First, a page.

Increasing evidence supports the idea that the CA1 of the hippocampus plays an important role in the pathogenesis of temporal lobe epilepsy (TLE). There is however a lack of proof that the over-excitation of CA1 alone is sufficient in inducing seizures in vivo. Furthermore, the relevance of the seizures induced from the over-excitation of CA1 to the pathophysiology of TLE is undetermined. Here, we employed optogenetics to activate pyramidal neurons (PNs) in CA1, which reliably induced generalized seizures in freely moving non-epileptic mice. We showed that repeated photostimulations had a kindling effect. In addition, seizures induced by over-active CA1 PNs were dominated by two distinctive onset patterns, i.e. hypersynchronous (HYP) and low voltage fast (LVF) activities, which are widely recorded in patients with and animal models of TLE. In our study, HYP seizures were predominantly associated with the first photostimulation and were entirely replaced by the LVF type afterwards. This phenomenon suggests that the activation of CA1 PNs, when occurring after the first seizure, could lead to the recruitment of GABAergic interneurons to participate in the seizure generation. These findings suggest that seizures induced from the over-excitation of CA1 PNs likely involved the same hippocampal networks and cellular mechanisms underlying TLE.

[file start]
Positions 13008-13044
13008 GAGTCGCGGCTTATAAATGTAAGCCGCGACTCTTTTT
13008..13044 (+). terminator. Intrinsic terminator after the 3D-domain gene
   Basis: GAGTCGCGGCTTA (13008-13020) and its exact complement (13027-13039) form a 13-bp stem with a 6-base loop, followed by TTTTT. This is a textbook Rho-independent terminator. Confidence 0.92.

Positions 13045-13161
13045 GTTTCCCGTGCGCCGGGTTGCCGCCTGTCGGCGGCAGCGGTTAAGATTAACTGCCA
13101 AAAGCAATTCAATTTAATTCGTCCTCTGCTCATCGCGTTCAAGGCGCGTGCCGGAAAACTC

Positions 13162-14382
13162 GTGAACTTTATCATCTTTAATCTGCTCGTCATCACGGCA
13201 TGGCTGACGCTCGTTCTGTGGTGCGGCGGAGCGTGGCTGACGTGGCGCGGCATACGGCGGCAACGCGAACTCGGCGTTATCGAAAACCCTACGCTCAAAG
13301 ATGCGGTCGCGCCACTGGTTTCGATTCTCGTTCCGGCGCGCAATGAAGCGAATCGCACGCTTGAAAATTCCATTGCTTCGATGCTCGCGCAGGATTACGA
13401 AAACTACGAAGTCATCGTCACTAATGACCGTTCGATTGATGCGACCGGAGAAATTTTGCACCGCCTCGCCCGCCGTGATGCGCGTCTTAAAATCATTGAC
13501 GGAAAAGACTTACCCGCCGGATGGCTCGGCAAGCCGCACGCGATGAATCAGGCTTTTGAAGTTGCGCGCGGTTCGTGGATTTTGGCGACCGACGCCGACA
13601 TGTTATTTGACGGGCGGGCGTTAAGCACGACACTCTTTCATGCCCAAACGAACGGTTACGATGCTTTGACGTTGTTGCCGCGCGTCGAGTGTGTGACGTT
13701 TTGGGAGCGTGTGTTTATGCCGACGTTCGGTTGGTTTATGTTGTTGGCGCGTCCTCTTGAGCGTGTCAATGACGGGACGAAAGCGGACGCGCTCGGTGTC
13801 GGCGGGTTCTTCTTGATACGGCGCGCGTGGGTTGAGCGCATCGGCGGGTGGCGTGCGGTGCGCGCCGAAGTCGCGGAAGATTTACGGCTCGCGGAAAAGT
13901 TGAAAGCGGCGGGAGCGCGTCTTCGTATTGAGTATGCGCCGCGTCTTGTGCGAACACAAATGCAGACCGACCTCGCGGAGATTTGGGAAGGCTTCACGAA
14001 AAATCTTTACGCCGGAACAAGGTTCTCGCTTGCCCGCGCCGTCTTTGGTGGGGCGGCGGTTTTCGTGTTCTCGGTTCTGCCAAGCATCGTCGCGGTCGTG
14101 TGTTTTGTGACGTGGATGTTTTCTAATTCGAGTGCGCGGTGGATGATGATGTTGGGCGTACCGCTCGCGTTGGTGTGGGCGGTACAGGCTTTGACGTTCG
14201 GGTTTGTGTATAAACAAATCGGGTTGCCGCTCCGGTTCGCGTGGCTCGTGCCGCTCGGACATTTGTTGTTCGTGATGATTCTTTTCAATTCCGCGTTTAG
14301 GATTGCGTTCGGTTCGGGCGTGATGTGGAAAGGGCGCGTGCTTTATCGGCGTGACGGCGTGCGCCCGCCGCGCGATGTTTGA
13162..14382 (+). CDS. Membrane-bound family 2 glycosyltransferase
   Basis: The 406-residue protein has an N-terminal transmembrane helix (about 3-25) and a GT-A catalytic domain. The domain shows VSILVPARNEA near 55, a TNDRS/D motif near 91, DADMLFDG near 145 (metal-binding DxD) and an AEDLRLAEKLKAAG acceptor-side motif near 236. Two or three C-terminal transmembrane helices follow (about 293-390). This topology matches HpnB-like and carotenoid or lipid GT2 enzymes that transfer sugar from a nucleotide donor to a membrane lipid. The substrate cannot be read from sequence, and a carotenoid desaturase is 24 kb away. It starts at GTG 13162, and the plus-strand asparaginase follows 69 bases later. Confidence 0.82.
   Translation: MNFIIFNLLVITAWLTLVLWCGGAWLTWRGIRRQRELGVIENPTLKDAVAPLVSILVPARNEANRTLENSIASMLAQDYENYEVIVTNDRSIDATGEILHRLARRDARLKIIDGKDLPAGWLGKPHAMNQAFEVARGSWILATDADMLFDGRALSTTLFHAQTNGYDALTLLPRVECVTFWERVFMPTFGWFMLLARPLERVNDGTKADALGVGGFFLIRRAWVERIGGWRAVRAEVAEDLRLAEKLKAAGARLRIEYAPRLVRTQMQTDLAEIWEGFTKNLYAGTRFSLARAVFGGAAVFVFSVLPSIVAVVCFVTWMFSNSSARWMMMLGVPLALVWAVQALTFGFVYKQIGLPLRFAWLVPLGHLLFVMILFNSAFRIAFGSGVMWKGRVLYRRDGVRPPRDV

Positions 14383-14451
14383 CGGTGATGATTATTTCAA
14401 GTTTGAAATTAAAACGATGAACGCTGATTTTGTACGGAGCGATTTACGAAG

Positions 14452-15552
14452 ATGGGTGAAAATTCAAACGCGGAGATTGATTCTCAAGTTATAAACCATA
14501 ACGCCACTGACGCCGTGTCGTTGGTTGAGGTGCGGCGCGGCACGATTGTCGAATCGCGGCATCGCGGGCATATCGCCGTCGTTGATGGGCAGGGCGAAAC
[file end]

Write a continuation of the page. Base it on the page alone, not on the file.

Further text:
bioRxiv Subject Collection: Neuroscience